VEF, Latvian acronym for Valsts elektrotehniskā fabrika, is a manufacturer of electrical and electronic products in Riga, Latvia. Before World War II it manufactured large variety of goods, including Minox - then the worlds smallest camera, after the war it was the leading communication technology producer in the Soviet Union and the largest factory in Latvian SSR. VEF was established in April 1919 as Postal and Telegraph Departments repair workshops, in 1924 the factory was moved for the first time, and in 1928 moved again to its VEFs current location. The factory buildings were built in late 19th and early 20th century, before World War I the buildings were owned by 1887-established factory UNION. The company was renamed to VEF in 1932, in 1922 PTVGD started to manufacture phones. In 1924 it started producing crystal-detector radios, in 1928 it began producing automatic telephone exchanges. They bought the license from Mix & Genest to produce small volume, telephone exchange in Riga and Latvias populated places were upgraded with equipment manufactured by PTVGD until 1940. During the 1930s the monthly production of PTVGD included 500 phones and 400 exchanges, VEF entered the world market in 1936 with the development of the Minox subminiature camera, designed by Walter Zapp. It was the worlds smallest camera at the time, between 1928 and 1933 VEF also produced a small, inexpensive car. During World War II the factory was looted and several buildings were blown up, the factory was repaired after the war and it quickly recovered. During the 1960s VEF produced seven radios receivers and five phones every minute and it also manufactured highly demanded transistor-based radios Spīdola and in the 1970s — VEF. The five largest state companies were VEF, Radiotehnika, Elfa, Komutators, in its peak in 1991, VEF employed 20,000 people. Its best known products were telephones, telephone exchanges and radios, the Latvian electronics industry had trouble competing with Western companies when the markets were opened in the early 1990s. Cited problems included poor service and product quality, attempts to restructure these companies were not successful and their combined production fell more than 90% between 1993 and 1997. VEF was divided into six companies, most of which no longer exist. Three remaining ones, VEF un Ko, VEF TELEKOM and VEF Radiotehnika RRR, in 1999 the factory was privatized and reorganized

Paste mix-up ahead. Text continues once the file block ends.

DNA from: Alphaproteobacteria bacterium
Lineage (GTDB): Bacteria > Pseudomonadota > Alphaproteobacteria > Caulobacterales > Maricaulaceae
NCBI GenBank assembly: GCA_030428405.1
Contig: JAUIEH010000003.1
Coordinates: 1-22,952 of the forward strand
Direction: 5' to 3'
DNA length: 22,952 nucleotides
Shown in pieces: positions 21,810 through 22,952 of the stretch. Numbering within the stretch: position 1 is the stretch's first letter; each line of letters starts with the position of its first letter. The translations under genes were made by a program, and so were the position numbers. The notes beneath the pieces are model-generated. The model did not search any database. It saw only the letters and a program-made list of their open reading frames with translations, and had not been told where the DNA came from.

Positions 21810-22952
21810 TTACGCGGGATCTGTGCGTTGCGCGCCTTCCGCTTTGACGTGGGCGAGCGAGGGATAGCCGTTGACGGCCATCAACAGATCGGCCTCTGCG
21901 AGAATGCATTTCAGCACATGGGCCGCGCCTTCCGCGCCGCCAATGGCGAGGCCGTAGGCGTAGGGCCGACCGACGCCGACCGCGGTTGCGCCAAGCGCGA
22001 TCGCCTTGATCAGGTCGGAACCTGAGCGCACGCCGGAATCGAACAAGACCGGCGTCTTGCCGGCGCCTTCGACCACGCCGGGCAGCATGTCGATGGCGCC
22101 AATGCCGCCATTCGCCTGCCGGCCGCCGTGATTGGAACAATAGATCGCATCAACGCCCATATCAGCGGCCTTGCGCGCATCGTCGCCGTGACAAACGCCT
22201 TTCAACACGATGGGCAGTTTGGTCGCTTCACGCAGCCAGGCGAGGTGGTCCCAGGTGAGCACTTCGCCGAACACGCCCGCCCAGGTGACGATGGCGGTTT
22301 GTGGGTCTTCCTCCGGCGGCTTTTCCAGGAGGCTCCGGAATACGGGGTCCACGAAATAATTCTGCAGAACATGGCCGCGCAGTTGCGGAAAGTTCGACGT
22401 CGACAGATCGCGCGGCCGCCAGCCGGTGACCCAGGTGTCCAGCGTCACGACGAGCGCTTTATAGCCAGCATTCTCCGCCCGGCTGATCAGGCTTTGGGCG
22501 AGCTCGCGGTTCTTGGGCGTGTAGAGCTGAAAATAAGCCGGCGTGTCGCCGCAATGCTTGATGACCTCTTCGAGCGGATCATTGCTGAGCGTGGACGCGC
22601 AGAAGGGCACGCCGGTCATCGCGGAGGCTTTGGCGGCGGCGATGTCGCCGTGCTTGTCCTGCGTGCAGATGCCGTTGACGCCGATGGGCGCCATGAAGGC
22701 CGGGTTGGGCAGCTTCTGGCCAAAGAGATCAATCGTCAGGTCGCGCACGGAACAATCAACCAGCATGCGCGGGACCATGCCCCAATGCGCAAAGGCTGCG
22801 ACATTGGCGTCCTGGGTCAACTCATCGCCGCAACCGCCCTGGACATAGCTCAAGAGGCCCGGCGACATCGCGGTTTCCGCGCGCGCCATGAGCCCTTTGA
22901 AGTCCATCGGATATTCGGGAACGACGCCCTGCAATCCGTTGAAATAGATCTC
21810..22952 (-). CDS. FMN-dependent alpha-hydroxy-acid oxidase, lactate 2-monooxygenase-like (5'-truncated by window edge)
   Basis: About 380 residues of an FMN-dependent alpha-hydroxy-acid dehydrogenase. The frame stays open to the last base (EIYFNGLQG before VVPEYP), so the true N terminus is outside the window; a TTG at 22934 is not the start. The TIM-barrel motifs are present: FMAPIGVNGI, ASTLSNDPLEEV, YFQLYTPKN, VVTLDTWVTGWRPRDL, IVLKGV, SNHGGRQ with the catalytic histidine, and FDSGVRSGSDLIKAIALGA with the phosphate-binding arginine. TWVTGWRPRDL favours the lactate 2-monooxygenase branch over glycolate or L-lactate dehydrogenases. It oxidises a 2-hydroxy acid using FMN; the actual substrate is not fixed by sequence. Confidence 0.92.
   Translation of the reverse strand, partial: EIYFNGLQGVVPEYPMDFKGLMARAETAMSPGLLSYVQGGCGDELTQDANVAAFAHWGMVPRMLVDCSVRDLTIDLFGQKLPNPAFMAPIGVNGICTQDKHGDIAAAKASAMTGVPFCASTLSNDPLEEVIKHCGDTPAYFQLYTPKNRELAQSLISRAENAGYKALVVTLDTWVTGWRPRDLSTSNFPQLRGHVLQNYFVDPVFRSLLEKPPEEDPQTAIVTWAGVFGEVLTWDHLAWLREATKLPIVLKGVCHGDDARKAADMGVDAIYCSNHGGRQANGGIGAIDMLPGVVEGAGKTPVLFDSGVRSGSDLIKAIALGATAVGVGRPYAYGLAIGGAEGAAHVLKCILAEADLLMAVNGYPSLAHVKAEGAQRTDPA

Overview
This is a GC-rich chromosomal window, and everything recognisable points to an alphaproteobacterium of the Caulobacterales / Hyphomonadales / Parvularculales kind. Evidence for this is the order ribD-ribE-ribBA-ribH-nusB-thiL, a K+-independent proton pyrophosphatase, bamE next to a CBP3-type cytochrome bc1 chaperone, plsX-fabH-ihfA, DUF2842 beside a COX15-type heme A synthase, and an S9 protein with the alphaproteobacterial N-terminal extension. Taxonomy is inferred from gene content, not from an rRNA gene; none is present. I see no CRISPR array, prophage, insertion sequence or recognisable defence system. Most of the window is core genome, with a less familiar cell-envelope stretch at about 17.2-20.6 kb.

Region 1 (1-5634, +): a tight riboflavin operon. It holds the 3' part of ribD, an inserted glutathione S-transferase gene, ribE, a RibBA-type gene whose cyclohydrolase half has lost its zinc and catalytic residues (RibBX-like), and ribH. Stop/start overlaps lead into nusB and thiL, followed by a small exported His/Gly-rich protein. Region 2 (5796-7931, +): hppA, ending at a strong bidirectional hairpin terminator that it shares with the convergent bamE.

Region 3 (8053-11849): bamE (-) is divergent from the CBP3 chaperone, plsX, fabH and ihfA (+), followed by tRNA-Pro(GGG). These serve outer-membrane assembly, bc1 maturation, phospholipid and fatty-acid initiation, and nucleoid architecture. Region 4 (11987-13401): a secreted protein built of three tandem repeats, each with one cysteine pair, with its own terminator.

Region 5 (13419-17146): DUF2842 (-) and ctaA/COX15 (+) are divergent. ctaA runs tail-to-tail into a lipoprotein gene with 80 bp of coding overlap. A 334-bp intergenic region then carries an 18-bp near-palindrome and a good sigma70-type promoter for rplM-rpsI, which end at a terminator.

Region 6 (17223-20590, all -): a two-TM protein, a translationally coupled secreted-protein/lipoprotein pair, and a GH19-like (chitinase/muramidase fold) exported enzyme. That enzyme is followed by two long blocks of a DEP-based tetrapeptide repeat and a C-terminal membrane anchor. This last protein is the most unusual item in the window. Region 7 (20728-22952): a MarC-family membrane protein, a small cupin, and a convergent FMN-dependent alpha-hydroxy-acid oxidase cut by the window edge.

Street view of VEF's oldest buildings.
VEF Minox subminiature camera
Famous 1960 Spīdola, Soviet first portable short wave receiver